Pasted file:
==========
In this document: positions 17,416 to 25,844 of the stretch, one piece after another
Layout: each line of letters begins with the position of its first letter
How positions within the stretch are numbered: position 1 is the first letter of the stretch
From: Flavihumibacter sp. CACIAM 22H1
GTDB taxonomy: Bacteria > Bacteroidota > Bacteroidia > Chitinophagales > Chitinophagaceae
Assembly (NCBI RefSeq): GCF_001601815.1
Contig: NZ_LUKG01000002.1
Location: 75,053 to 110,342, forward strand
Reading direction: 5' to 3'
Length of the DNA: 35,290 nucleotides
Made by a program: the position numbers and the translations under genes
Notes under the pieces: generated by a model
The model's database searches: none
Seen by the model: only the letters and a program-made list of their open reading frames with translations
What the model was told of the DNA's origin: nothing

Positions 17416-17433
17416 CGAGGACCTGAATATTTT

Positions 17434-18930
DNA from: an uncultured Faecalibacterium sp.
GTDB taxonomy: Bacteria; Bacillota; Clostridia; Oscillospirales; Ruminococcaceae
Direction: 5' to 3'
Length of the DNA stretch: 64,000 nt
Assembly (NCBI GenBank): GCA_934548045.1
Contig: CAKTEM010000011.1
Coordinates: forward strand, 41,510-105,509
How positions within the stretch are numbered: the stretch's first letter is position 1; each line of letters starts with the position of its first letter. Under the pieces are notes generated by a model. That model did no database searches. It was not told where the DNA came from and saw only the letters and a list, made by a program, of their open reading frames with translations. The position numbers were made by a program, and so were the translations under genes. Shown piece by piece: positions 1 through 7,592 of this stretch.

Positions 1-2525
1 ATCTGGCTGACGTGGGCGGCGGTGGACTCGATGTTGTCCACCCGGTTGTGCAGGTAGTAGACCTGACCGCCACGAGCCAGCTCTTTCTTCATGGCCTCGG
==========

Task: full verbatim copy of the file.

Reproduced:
In this document: positions 17,416 to 25,844 of the stretch, one piece after another
Layout: each line of letters begins with the position of its first letter
How positions within the stretch are numbered: position 1 is the first letter of the stretch
From: Flavihumibacter sp. CACIAM 22H1
GTDB taxonomy: Bacteria > Bacteroidota > Bacteroidia > Chitinophagales > Chitinophagaceae
Assembly (NCBI RefSeq): GCF_001601815.1
Contig: NZ_LUKG01000002.1
Location: 75,053 to 110,342, forward strand
Reading direction: 5' to 3'
Length of the DNA: 35,290 nucleotides
Made by a program: the position numbers and the translations under genes
Notes under the pieces: generated by a model
The model's database searches: none
Seen by the model: only the letters and a program-made list of their open reading frames with translations
What the model was told of the DNA's origin: nothing

Positions 17416-17433
17416 CGAGGACCTGAATATTTT

Positions 17434-18930
DNA from: an uncultured Faecalibacterium sp.
GTDB taxonomy: Bacteria; Bacillota; Clostridia; Oscillospirales; Ruminococcaceae
Direction: 5' to 3'
Length of the DNA stretch: 64,000 nt
Assembly (NCBI GenBank): GCA_934548045.1
Contig: CAKTEM010000011.1
Coordinates: forward strand, 41,510-105,509
How positions within the stretch are numbered: the stretch's first letter is position 1; each line of letters starts with the position of its first letter. Under the pieces are notes generated by a model. That model did no database searches. It was not told where the DNA came from and saw only the letters and a list, made by a program, of their open reading frames with translations. The position numbers were made by a program, and so were the translations under genes. Shown piece by piece: positions 1 through 7,592 of this stretch.

Positions 1-2525
1 ATCTGGCTGACGTGGGCGGCGGTGGACTCGATGTTGTCCACCCGGTTGTGCAGGTAGTAGACCTGACCGCCACGAGCCAGCTCTTTCTTCATGGCCTCGG